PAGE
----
The toy kernels people are looking at are ugly, random piles of conventional operating system features.
This makes them mathematically intractable; but we need good, clean theories to guide system programming.
Here is, in an approximate form the simplest toy kernel that I know works (because I actually implemented something like it for a database machine, and because something else like it has been very successful in factory automation, ATMs, etc). It has a core of just 3 kernel calls (and one other that I suspect might be required), plus two primitives that dynamically introduce and cull concurrency (that I suspect are not always necessary).
At the moment I am just staring at the primitives. They are *synchrous*, implying that message passing requires no intermediate buffers; however unlike Occam, CSP etc there is an asymmetry in the two parties to a message transfer: one is a server (which takes control), and one is a client (which waits for control to be returned).
Sid — set of server/thread identifiers
Cid — set of command/request identifiers
Msg — set of communicable values
X+ = X + 1 — “Maybe”, used for alerts.
command : Sid Msg -> IO(Sid Msg)+ –
get : IO (Cid Msg)+ — alertable: server waits for a client (or wakeup)
respond : Cid Msg -> IO 1 — commit: server discharges client’s call
forward : Sid Cid Msg -> IO 1 — pass on client to another server
alert : Sid -> IO 1 — ensure that Sid wakes up sometime soon.
split : IO(2 Sid)+ — fork, exchanging identifiers and which is which
die : IO 0
Cid could be taken to be Sid. But conceivably, command identifiers could be universally unique.
I ignore error cases, such as sending to a non-existent server.
we represent the state of a system by a multiset of threads, which can be in various states:
Eligible to run
Awaiting response from t : Tid
Awaiting request (from anyone)
Each thread has a tid. There is an infinite supply of unused Tids. The tid is really an identifier for a message stream, in which requests from different threads are interleaved.
For each thread t, let WResp(t) be the set of threads awaiting response from t : Tid. This defines the graph of a relation between threads.
The semantics of the primitives is given by saying what effect each primitive has on the state of the system. Some points which may not be obvious:
- A server may respond to a request only if the request is waiting for a response from it. (And not from some other server.)
- Instead of responding to a request, a server may forward it (rewriting the message) to another server; as if the server had responded and the client had immediately sent the new request to the new server. This transfers the responsibility for responding to the new server.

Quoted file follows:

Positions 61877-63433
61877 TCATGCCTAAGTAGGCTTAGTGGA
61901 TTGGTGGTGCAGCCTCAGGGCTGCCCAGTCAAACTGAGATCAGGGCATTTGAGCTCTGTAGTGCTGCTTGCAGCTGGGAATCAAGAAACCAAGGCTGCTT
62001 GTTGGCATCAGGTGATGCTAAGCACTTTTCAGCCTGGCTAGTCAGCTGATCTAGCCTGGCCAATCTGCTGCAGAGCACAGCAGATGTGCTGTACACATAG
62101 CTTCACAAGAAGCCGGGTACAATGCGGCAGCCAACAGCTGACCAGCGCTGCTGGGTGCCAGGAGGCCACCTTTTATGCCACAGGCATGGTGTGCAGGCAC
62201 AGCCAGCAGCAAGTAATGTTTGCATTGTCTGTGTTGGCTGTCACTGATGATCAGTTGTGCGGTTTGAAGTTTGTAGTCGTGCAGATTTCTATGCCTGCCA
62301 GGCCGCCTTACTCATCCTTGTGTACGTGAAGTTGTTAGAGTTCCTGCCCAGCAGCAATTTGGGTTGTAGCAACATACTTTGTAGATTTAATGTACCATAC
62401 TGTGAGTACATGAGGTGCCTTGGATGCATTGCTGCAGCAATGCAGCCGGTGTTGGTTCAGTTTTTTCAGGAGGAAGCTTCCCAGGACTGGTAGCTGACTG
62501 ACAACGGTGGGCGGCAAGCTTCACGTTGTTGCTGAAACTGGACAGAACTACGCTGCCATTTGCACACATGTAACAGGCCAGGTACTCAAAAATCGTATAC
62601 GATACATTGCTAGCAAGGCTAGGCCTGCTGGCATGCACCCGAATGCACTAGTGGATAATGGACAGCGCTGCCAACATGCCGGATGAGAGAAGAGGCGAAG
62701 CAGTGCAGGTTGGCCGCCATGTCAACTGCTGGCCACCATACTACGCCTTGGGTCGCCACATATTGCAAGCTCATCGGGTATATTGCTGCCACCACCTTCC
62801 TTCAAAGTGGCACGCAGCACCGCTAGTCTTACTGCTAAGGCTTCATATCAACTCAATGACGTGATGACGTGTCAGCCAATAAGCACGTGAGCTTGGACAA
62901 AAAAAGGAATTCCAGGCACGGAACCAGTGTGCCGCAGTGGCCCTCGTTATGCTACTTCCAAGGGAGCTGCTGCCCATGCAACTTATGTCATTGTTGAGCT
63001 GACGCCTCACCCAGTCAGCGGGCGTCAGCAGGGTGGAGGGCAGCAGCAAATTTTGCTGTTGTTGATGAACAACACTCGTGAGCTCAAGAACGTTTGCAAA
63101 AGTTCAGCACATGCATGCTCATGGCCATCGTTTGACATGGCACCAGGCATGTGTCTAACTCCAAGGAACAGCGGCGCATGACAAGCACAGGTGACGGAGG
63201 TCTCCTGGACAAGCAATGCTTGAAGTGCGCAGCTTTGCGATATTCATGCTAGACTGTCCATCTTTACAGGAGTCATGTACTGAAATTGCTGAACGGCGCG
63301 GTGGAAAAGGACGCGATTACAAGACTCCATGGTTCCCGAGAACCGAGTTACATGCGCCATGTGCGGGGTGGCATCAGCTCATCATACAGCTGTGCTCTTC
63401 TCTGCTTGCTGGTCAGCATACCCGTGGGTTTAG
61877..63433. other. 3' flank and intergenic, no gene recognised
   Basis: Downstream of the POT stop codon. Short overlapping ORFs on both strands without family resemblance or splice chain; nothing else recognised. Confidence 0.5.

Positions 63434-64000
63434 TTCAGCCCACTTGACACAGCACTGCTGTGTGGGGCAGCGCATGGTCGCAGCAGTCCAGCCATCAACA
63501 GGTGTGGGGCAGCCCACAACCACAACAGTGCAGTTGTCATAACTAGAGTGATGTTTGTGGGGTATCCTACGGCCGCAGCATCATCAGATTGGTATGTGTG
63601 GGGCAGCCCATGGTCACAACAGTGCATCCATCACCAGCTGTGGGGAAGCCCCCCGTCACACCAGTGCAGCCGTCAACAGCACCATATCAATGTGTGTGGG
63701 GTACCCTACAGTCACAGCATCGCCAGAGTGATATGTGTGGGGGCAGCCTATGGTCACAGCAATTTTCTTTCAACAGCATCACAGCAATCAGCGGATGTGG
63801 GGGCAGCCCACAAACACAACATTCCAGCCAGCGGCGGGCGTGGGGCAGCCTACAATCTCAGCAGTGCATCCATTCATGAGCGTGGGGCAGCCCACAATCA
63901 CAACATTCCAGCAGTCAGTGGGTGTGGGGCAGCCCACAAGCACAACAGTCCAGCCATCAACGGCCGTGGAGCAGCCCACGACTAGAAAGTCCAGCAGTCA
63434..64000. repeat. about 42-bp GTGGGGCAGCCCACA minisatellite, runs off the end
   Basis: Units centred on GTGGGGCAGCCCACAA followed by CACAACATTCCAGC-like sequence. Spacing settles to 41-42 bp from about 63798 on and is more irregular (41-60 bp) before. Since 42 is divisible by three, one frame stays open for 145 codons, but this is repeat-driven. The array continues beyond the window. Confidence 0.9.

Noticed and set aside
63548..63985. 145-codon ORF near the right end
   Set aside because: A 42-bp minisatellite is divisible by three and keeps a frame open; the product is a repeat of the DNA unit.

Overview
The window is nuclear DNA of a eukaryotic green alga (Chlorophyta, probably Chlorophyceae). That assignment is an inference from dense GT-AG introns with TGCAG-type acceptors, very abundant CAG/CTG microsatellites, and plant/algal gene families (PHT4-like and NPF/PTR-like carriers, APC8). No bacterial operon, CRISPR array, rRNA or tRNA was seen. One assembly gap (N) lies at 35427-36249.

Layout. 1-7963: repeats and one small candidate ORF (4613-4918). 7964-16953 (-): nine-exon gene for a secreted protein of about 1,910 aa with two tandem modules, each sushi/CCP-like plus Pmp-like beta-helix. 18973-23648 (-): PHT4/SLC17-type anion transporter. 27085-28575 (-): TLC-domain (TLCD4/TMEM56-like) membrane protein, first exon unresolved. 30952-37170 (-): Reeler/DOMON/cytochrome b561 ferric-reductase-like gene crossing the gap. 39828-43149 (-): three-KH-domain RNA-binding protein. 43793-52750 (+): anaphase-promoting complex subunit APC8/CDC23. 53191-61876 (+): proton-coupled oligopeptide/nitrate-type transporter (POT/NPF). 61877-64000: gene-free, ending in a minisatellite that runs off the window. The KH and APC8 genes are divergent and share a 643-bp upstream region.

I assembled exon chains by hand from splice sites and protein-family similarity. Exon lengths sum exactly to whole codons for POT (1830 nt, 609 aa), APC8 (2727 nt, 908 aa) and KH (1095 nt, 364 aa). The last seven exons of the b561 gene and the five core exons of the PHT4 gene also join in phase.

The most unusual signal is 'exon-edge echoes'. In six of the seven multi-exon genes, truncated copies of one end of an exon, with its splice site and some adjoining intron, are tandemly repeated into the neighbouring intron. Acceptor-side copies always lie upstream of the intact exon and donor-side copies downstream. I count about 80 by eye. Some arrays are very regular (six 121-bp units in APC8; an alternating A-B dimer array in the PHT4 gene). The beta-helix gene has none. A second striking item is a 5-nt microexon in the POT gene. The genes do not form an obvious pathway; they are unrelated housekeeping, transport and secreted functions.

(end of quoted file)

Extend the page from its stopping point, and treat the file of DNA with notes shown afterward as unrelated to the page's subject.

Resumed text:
- A thread that sends to a itself deadlocks. Deadlocks can be more circuitous. Deadlocked threads can be garbage collected.
The run-time system picks a thread that is eligible to run, and evaluates it till its WHNF is one of the primitives in the kernel interface; then performs the required action, and updates the state of the thread. (The state of a thread has type IO 0.)
The system terminates when no thread is eligible to run.
Vague observations, remarks:
- There are two blocking primitives. (Actually, perhaps Split should be considered blocking. )
- We are quite interested in those threads which eventually perform a communication. Otherwise, the thread might as well not exist. (A thread can be killed by removing its capacity to communicate.)
As subsets, we are interested in some of or more than:
* those processes that eventually block in Get (idle servers)
* those processes that make a finite sequence of requests, and ultimately die.
* and various other “eventuality” and “perpetuality” properties.
* One would like to understand the interplay between folds and unfolds in the implementation of a toy system.
* It may be that one can enhance the expressiveness of the type system (making distinctions of interest for building concurrent systems) by introducing
IO* A — the free monad over an IO interface functor
IO% A — the analogous greatest fixed point
nu(IO) = IO% 0
and some such stuff.
There is, in some precise mathematical sense, an equivalence between the notion of a server thread, and a queue of client threads waiting to be consumed by the server.